Our Peru Visa Guide will teach you everything you need to know about Peru’s visa policy for people from all over the world, including different types of visas, particular requirements, visa sponsorships, visa fees, and more. It is critical to have a scheduled flight ticket in hand before applying for a visa to Peru.
Visitor visas to Peru must be obtained through one of the Peruvian diplomatic offices in their respective countries. US citizens travelling to Peru for tourism purposes are exempt from visa requirements. They can stay for a maximum of 183 days before leaving the country. However, US citizens travelling to Peru for other purposes, such as business, are required to obtain a visa in advance.
Entry into Peru
There are no COVID-19 restrictions on travel from Ireland to Peru. Passengers are not required to present COVID-19 vaccination or testing certificates or to complete a Passenger Locator Form. Passengers who enter Peru via land from Ecuador must have their passports stamped at the local immigration office with a Peruvian entry stamp. Without a valid exit stamp from the most recent country visited, immigration officials may deny permission to depart Peru. We advise Irish citizens in Peru to abide by local laws and public health regulations. Local authorities encourage COVID-19 vaccinations and mask use, but both are voluntary. To learn about current restrictions, consult El Peruano (Peruvian Spanish) or local media.
You will need the following:
Possess a passport valid for at least six months upon entry, with at least one visa page remaining blank.
Maintain evidence of sufficient funds.
Hold documentation of your onward and return flights.
Maintain documentation proving the purpose of your trip.
Hold all necessary travel documents for your next destination.
The Immigration office requires 30 business days to process a Visa Application with consular notification, while a Change of status in Peru requires 60 business days.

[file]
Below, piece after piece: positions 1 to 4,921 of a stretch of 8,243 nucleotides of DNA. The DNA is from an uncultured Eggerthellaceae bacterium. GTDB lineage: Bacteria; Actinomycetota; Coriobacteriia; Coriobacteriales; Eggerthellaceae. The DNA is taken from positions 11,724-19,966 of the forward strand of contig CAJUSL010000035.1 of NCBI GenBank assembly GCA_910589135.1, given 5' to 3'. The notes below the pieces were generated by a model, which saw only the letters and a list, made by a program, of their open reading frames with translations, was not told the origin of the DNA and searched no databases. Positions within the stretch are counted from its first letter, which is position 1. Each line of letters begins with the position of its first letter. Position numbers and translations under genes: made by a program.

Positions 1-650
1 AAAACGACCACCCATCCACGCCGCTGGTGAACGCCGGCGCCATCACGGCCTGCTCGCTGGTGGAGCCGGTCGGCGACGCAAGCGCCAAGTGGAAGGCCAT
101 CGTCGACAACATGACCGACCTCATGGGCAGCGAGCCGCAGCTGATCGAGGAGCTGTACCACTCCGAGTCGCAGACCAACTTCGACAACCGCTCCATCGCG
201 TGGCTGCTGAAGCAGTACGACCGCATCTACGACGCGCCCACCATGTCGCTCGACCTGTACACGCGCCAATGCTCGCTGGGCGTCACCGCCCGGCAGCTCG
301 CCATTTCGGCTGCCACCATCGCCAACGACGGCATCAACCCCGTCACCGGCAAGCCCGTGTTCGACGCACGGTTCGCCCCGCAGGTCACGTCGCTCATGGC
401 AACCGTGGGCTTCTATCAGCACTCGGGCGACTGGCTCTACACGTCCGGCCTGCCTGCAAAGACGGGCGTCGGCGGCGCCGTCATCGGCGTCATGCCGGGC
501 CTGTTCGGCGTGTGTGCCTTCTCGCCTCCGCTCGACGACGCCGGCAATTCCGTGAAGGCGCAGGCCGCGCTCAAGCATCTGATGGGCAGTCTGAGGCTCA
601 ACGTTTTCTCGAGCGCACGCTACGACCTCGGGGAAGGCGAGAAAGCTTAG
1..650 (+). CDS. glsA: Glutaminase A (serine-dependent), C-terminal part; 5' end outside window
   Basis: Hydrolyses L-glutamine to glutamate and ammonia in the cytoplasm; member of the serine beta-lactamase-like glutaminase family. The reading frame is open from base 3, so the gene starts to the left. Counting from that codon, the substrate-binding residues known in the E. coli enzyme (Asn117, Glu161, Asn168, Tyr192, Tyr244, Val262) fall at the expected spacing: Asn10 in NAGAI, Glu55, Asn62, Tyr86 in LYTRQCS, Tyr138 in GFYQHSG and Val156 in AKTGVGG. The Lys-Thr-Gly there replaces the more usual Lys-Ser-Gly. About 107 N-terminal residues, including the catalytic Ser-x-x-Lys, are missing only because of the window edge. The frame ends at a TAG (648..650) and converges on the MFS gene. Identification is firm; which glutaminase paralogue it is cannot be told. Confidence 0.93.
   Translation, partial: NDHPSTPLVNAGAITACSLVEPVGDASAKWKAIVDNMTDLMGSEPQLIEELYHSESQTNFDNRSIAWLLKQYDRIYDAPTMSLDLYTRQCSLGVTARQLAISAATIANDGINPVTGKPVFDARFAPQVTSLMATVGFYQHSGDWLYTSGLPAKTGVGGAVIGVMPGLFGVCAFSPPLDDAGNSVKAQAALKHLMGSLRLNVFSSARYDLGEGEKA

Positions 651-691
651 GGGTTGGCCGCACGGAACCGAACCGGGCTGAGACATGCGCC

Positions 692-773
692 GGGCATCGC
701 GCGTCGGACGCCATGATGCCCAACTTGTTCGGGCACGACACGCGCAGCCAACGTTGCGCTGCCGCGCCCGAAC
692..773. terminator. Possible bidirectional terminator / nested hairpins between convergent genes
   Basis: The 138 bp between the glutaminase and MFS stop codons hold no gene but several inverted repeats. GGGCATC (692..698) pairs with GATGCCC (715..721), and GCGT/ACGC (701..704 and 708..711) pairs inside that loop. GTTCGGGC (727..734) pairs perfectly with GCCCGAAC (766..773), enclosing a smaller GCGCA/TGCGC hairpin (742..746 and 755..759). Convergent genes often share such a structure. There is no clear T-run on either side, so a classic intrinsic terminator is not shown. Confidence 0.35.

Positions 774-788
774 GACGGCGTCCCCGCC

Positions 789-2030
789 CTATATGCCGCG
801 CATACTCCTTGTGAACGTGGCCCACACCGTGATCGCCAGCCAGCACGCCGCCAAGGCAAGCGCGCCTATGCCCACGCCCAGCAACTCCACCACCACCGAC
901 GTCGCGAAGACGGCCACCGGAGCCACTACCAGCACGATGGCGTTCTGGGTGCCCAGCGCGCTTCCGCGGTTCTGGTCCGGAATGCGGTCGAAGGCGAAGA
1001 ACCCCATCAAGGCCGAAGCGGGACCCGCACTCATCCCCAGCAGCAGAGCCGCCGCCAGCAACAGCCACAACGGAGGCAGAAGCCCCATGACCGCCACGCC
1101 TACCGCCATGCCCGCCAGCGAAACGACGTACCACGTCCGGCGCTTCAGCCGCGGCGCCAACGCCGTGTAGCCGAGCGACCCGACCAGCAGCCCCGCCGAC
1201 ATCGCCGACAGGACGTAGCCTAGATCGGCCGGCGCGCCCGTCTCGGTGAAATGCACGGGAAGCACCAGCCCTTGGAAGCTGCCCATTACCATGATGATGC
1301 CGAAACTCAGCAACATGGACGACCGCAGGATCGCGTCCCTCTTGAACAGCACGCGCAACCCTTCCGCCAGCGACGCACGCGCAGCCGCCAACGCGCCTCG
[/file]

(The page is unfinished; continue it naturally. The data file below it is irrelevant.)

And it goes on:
You may not need an appointment. It is advised to check the Embassy page closer to your time of travel to see if you require an appointment for your visa.
Who Can Visit Peru Without a Visa?
A valid passport with a minimum validity of six months from the date of entry into the country is required for entry into Peru. Citizens of Argentina, Brazil, Paraguay, Uruguay, Ecuador, Colombia, Bolivia, and Chile are permitted entry with a valid national ID.
For detailed information on specific parts of the general visa process, you can refer to the links below to find the answer to your query. If you are unable to find any particular information, please contact us via email.
|Covid 19 / Border Control|
|What is a Visa?|
|What kind of visa do I need?|
|Do I need more than one visa?|
|How long is a visa valid for?|
|When do I need my visa?|
|What if my visa is refused?|
The types of visa available in Peru are:
- Visas for tourists are valid for a maximum of 183 days.
- Business visas are valid for no longer than 183 days.
- Student visas – good for 90 days.
- Artist visas – good for 90 days.
- Similarly, religious visas are valid for 90 days.
- Crewmen visas – valid for 48 hours.
- Visas for diplomats are only valid for 90 days.
What To Do If Your Peru Visa is Refused
Individuals regularly question us how we can “guarantee” that a visa will be granted. Because embassies make all final determinations, there is no way to obtain a 100 percent guarantee. The one and only thing you can do, though, is to ensure that your application is as powerful as possible. If your visa request has been denied, please get in contact with us. You are permitted to contest this decision. A standard form is given by the embassy of the Member State that opted to deny the visa to inform the applicant of the decision to deny a Peru visa and the reasons for the refusal.
Visa processing for Peru might take up to 30 days. It is expected that the majority of visas are processed within five days.
Tourists are also required to produce proof of return or onward travel. Arriving visitors to Peru will obtain a card from Peruvian Immigration indicating the length of their authorised stay (usually 90 days). There are no extensions allowed, and overstays will incur fines.
If you overstay your visa, you will be obliged to pay a daily fee of $1.50. Cash is required for payment at the exit. Ensure you have the correct currency before you depart, otherwise you may have difficulties. There is a $30,000 USD limit on entry and exit.